Innovation and Technology

Policy and Legal

Sharpening America’s Competitive Edge

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The Biden administration is making new commitments to semiconductor production and planning new policies designed to bring STEM talent to the United States—and manufacturing leaders are weighing in.

The background: Last week, the White House announced a series of actions to attract STEM talent, to strengthen the U.S. economy and to improve American competitiveness around the world.

What we’re saying: NAM President and CEO Jay Timmons joined Manufacturing Institute President Carolyn Lee in praising the actions, while also pushing for continued work on these critical issues.

  • “The supply chain and economic disruptions facing American families and the manufacturing industry are driven in part by the severe worker shortage and by the serious chip shortage,” said Timmons. “Today, the White House has announced promising developments on both fronts, and we will work with the administration and Congress to build on this progress even further.”
  • “Manufacturers are leading America’s recovery, but we still need to hire more than 800,000 workers right now,” said Lee. “And according to the MI’s research with Deloitte, we will have 4 million jobs to fill by the end of the decade, 2.1 million of which could go unfilled if current trends continue. That sustained need is why the NAM and the MI launched our nationwide Creators Wanted workforce campaign. It’s why we have long focused on programs and policies of all types that will grow the pool of STEM talent in America. We have to come at this crisis from every angle, and the MI and the entire industry will continue using every tool at our disposal to inspire, educate and empower the next generation of creators.”

The road ahead: Timmons highlighted the path forward and noted additional important actions to meet current and future needs.

  • On semiconductor production: “To ramp up domestic semiconductor production, we can’t stop at today’s action, though,” said Timmons. “Too many manufacturing sectors have been unable to deliver the products American families need because they lack key components. Manufacturers are working overtime to overcome this challenge, but Congress has to do its part, which means passing USICA. Doing so will not only shore up our recovery and ease supply chain strains but also strengthen our economy and national security.”

On attracting STEM talent: “These immigration policies will also undoubtedly sharpen America’s competitive edge and help us outpace and out-innovate the rest of the world,” said Timmons. “In far too many cases, we’ve seen brilliant minds educated at American universities leave because our outdated immigration system doesn’t let them put their talents to work for America’s future. Now we can start to reverse that trend, among other key policy changes. As part of ‘A Way Forward,’ our plan for comprehensive immigration reform, we have long called for immigration policies that are responsive to clear economic needs. These policies meet that test, meaning that they will benefit our workers, our communities and our industry, empowering us to create even more opportunities for the American people.”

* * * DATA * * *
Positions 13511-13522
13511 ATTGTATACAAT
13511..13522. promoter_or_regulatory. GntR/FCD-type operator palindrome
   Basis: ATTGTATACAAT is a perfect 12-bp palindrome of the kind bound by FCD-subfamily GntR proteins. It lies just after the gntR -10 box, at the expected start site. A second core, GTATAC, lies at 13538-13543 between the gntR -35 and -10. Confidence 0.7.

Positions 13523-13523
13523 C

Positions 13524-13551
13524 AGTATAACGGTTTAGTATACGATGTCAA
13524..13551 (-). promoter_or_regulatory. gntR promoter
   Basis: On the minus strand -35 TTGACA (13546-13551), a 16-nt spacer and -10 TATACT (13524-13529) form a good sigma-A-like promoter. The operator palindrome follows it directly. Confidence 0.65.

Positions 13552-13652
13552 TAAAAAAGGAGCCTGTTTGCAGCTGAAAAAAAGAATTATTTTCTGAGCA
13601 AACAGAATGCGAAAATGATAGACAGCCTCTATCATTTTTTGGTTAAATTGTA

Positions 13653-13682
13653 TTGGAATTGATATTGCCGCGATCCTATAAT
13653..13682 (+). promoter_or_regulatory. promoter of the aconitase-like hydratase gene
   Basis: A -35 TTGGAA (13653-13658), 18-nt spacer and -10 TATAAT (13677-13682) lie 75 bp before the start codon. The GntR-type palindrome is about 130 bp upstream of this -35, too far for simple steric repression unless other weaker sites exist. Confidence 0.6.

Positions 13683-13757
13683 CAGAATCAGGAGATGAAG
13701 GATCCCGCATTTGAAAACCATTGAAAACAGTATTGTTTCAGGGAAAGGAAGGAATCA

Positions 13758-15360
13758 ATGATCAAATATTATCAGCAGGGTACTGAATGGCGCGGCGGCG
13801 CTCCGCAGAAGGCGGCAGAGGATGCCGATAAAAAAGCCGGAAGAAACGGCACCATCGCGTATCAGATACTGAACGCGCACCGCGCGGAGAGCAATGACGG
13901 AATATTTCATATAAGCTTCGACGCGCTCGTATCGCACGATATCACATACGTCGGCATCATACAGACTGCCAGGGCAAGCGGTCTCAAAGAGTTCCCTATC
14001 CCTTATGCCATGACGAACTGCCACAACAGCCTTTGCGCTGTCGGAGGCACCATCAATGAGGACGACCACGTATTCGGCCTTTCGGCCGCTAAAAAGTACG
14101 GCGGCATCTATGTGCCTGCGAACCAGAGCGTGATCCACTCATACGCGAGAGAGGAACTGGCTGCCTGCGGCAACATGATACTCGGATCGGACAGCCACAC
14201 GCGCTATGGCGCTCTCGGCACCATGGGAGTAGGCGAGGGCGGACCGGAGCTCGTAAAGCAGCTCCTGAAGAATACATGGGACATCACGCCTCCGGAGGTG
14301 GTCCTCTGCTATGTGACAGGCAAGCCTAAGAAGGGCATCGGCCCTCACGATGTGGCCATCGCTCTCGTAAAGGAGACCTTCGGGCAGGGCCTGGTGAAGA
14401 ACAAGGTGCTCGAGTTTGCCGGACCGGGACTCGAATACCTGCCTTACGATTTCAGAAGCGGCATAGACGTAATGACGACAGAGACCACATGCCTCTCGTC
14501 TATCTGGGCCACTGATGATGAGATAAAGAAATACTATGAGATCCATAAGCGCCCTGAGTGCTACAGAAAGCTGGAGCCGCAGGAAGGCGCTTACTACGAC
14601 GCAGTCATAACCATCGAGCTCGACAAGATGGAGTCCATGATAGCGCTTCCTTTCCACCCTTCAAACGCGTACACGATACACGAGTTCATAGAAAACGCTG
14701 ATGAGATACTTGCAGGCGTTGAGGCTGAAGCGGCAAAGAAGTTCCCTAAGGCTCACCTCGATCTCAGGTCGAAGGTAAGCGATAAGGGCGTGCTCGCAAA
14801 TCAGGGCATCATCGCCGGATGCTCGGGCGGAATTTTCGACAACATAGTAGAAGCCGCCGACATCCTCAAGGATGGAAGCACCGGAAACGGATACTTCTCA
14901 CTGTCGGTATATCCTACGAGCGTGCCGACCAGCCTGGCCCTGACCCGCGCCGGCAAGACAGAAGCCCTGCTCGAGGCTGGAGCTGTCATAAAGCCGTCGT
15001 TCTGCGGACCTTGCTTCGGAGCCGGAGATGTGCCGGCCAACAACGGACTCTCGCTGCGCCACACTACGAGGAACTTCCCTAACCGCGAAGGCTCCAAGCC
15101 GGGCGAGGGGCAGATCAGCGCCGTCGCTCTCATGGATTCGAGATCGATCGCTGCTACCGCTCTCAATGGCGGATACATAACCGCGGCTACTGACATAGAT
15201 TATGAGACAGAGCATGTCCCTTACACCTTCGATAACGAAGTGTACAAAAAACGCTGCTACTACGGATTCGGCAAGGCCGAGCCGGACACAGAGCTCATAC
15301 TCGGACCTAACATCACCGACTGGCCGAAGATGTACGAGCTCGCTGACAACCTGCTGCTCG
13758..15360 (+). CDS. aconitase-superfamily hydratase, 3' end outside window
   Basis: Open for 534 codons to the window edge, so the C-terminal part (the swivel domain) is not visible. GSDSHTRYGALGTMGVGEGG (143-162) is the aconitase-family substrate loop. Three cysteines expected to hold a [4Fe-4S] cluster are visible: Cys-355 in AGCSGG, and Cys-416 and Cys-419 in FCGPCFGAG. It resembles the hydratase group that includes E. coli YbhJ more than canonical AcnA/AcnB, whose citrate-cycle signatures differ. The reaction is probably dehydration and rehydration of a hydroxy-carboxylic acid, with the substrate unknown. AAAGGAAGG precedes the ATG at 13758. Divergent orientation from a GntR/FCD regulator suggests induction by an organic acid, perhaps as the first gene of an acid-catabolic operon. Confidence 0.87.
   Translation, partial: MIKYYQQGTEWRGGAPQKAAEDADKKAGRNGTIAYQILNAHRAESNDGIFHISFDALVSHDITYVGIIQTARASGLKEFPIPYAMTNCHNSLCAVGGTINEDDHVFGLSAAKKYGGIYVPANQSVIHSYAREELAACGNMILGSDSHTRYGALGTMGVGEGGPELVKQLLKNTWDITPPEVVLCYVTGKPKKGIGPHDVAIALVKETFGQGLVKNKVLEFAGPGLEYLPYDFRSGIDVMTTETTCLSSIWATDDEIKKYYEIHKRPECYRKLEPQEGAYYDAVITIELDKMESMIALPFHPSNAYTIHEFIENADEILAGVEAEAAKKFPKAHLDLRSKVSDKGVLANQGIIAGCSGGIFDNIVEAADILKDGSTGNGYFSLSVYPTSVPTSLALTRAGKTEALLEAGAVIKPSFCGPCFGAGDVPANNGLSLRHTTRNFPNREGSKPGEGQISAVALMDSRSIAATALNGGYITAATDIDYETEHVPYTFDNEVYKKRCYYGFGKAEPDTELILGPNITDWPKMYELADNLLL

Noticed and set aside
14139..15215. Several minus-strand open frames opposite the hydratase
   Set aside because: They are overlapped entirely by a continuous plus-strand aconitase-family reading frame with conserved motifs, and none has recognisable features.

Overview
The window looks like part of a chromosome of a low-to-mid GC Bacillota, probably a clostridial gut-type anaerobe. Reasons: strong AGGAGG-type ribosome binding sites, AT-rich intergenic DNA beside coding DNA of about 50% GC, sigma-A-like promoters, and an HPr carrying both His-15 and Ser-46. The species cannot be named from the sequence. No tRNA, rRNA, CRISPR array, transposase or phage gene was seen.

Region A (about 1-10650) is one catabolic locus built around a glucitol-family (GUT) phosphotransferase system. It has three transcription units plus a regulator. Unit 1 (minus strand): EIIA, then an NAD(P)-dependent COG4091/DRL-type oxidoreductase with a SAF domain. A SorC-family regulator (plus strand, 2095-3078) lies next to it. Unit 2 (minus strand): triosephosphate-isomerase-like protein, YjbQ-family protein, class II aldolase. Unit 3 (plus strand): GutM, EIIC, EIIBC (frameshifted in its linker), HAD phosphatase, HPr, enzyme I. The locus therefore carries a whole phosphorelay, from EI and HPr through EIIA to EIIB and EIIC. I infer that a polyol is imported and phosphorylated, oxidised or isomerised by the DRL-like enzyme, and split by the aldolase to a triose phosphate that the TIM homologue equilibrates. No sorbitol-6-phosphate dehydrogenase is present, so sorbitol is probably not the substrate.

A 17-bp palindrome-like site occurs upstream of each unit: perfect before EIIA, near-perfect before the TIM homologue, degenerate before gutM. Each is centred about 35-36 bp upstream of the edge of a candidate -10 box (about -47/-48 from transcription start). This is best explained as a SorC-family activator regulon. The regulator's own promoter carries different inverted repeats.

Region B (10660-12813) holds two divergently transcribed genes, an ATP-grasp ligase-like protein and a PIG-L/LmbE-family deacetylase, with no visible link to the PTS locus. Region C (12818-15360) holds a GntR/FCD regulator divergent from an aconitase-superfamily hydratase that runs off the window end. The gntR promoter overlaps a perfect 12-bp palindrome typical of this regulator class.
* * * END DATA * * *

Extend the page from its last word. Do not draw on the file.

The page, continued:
Business Operations

When Something Smells Phishy: A Cybersecurity Lesson for Manufacturers

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When an email account with a nonsensical address pretends to be your CEO asking you to buy gift cards, you might deduce that it’s a phishing scam, right? That attempt probably won’t get far, but cyberattacks are a more sophisticated threat and potentially much more damaging to manufacturers of all sizes than they might imagine, warns eSentire Vice President of Industry Security Strategies Mark Sangster.

In a recent webinar produced by the NAM’s Leading Edge program, titled “Go Phish: Building Cyber-Resilience with Managed Phishing and Security Awareness Training,” Sangster laid out some useful advice for businesses. Here’s some of what he had to say.

The threat: Cyberattacks pose a threat to manufacturers of all sizes. While there is a widespread assumption that attackers are only interested in larger corporations, the truth is that small and medium-sized businesses make up a significant number of targeted organizations. Lest manufacturers imagine that they don’t have anything a hacker or attacker would want, Sangster made clear that a great deal of information held by manufacturers is extremely valuable to attackers.

  • “If you look at the insurance data on claims, it’s small and medium-sized businesses, and in particular manufacturers, that are targeted,” said Sangster. “In fact, about a third of those attacks generally focused on manufacturers.”
  • “You have data and assets worth stealing,” said Sangster. “You have secret recipes and manufacturing automation controls, and data that’s involved in that. And personally identifiable records and intellectual property. And depending on the type of business you’re in, it might be health care records and so on.”